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Another microcontroller problem

Discussion in 'Electronic Design' started by PT, Oct 15, 2003.

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  1. PT

    PT Guest

    Hi,
    I am using a PICAXE-08 micocontroller for a timer. Power supply voltage is
    12VAC, 60VA capacity (switching transformer), then rectified then regulated.
    Regulator circuit consists of a 5V LM340 with a 1000 mf and a 0.01mf cap on
    both incoming and outgoing side. A change from +5V to 0V on input pin of PIC
    causes timer to start. Output pin of PIC drives via a 10K resistor an NPN
    transistor which in turn energises a 12V DC relay. Relay has diode across
    coil for EMF suppression. Supply to PIC is regulated 5V. Supply to relay is
    from the rectified side of the bridge rectifier. Load is a 20W lamp running
    off the 12VAC supply.

    Sorry I can't do the shorthand style drawing and the *.bmp drawing was about
    1MB. which I wouldn't put here and putting it on a site would still be a
    bother. But the circuit is simple stuff.

    My problem.
    When the PIC times out (over 1 hour) the relay deenergises and should stay
    that way however for some reason it reenergises within 1 second and then
    continues for another hour (if I let it). This is caused by false triggering
    of the input.

    The input pin is grounded by a 10K resistor and a leg off to a reed switch
    contact which then connects to the 5V rail. The software instructs the PIC
    to wait until the reed switch closes (maybe hours later) then opens again to
    cause the timer sequence to begin. However it doesn't and starts right away.

    One solution that works well was to put a 0.01MF cap across the input pin to
    +5V rail, ie. parallel with the reed switch which would be still open.

    The question:
    Why did the cap make the difference? and what is happening?

    Thanks for any replies,
    Paul.
     
  2. Ben Pope

    Ben Pope Guest


    debounce of the reed switch?

    Ben
     
  3. You're getting contact bounce on your mechanical switch.
    The cap is absorbing (filtering) the bounce, and, in my opinion
    you are getting lucky that it's working for you. It may work 99.9%
    of the time but will fail as soon as your demonstrating to your manager
    or a customer :) It may also fail more frequently with time as your
    switch wears and the bounce oscillation frequency changes. I strongly
    suggest you put a proper de-bounce curcuit in place between the relay
    and uC input.



    --
    sincerely,

    Russell Powell

    Artisan Components
    SR. FAE - U.S. Central

    469-438-6589
     
  4. Byron A Jeff

    Byron A Jeff Guest

    -Hi,
    -I am using a PICAXE-08 micocontroller for a timer. Power supply voltage is
    -12VAC, 60VA capacity (switching transformer), then rectified then regulated.
    -Regulator circuit consists of a 5V LM340 with a 1000 mf and a 0.01mf cap on
    -both incoming and outgoing side. A change from +5V to 0V on input pin of PIC
    -causes timer to start. Output pin of PIC drives via a 10K resistor an NPN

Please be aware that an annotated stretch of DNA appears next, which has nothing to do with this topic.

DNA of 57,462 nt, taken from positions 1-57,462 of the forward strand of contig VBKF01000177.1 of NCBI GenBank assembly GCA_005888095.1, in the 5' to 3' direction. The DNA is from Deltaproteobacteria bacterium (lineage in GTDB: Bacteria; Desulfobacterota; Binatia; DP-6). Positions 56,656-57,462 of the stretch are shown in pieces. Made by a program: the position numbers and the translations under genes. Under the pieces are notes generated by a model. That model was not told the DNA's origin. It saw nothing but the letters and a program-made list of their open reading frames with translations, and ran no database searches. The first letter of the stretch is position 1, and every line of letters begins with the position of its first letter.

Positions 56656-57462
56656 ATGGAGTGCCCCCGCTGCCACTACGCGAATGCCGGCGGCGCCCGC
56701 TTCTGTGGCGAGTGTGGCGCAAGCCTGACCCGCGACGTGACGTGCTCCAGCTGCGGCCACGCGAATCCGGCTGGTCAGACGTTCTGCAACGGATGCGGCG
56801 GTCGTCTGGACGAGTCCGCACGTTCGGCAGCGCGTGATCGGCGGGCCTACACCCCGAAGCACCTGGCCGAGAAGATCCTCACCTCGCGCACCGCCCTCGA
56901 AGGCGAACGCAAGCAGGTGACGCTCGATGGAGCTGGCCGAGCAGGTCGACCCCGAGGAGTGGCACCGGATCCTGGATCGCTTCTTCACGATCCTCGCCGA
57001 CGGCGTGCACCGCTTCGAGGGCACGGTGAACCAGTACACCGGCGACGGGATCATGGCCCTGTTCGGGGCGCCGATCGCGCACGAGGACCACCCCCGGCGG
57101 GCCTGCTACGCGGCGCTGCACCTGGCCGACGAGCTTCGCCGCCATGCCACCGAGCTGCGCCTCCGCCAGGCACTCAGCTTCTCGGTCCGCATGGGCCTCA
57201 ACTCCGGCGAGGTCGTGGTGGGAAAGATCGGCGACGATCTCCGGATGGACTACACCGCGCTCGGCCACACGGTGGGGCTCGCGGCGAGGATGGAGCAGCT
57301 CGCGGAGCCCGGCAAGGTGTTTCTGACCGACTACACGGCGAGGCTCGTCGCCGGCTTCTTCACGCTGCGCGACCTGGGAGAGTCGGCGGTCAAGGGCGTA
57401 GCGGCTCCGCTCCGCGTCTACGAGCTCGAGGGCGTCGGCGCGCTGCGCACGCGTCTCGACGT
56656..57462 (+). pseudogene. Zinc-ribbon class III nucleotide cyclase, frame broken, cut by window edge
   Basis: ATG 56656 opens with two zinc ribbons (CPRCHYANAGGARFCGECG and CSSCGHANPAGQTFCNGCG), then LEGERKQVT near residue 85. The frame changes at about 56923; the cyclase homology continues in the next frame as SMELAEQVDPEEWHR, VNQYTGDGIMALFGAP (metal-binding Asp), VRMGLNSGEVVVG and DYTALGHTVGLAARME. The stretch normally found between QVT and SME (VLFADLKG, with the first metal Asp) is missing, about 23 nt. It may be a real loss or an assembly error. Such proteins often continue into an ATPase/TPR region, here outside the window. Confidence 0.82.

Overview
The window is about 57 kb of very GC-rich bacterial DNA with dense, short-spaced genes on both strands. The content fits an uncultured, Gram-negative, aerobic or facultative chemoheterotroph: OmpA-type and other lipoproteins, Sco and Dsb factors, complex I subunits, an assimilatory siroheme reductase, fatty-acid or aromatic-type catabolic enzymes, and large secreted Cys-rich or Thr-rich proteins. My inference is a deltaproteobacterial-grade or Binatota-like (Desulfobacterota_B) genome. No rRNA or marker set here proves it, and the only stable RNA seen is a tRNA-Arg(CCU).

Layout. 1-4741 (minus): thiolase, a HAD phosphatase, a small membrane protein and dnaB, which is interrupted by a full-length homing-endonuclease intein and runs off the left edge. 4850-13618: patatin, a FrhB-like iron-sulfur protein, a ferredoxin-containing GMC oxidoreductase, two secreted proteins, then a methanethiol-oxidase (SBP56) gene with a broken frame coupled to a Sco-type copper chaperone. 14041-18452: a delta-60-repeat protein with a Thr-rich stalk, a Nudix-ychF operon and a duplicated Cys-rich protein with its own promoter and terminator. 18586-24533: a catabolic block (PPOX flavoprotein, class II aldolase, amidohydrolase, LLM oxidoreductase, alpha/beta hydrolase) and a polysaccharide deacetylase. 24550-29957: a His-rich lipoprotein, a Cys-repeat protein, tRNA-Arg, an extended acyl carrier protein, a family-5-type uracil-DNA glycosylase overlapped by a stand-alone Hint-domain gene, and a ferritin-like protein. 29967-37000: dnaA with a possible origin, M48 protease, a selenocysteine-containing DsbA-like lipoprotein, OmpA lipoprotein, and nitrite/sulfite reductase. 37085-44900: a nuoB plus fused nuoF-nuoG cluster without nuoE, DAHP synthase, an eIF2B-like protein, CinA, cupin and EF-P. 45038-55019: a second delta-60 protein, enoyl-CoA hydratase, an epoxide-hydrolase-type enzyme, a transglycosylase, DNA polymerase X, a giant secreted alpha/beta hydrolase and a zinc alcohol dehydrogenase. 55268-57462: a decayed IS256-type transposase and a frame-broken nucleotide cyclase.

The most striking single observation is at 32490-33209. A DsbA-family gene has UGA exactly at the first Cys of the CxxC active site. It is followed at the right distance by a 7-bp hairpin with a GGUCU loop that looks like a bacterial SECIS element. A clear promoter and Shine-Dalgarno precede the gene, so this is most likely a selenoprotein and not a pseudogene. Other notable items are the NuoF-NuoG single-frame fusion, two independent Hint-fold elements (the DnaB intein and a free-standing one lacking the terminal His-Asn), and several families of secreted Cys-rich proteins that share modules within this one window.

-transistor which in turn energises a 12V DC relay. Relay has diode across
    -coil for EMF suppression. Supply to PIC is regulated 5V. Supply to relay is
    -from the rectified side of the bridge rectifier. Load is a 20W lamp running
    -off the 12VAC supply.

    What a clear description! Cool!

    And they don't cost too much either. $4 is only a bit more than double the
    cost of the raw chip.

    BTW on your relay suppression Tyco has a great app note on the subject:

    http://relays.tycoelectronics.com/app_pdfs/13c3264.pdf

    Which says that for best performance, a regular diode should be coupled back
    to back with a zener. Protects the electronics without major impact on the
    relay armature release characteristics.

    -
    -Sorry I can't do the shorthand style drawing and the *.bmp drawing was about
    -1MB. which I wouldn't put here and putting it on a site would still be a
    -bother. But the circuit is simple stuff.
    -
    -My problem.
    -When the PIC times out (over 1 hour) the relay deenergises and should stay
    -that way however for some reason it reenergises within 1 second and then
    -continues for another hour (if I let it). This is caused by false triggering
    -of the input.

    Probably the release of the relay armature is generating enough noise to
    cause it to retrigger. Do you have any debounce hardware/software on your
    trigger input? Also is there any need for an instant retrigger directly after
    the relay deenergizes.

    -
    -The input pin is grounded by a 10K resistor and a leg off to a reed switch
    -contact which then connects to the 5V rail. The software instructs the PIC
    -to wait until the reed switch closes (maybe hours later) then opens again to
    -cause the timer sequence to begin. However it doesn't and starts right away.
    -
    -One solution that works well was to put a 0.01MF cap across the input pin to
    -+5V rail, ie. parallel with the reed switch which would be still open.

    That would help with the hardware debounce. I usually do it in software unless
    I know that the 1st trigger is going to cause a long term event, like this
    example.

    But in this case. especially with a reed trigger input, I'd probably look into
    a software debounce routine for triggering.

    -
    -The question:
    -Why did the cap make the difference?

    Possibly. It depends on how long the transient that triggers is.

    -and what is happening?

    Some transient of the power relay is causing a retrigger.

    Here's how you can test: simply put a dead period after deenergizing the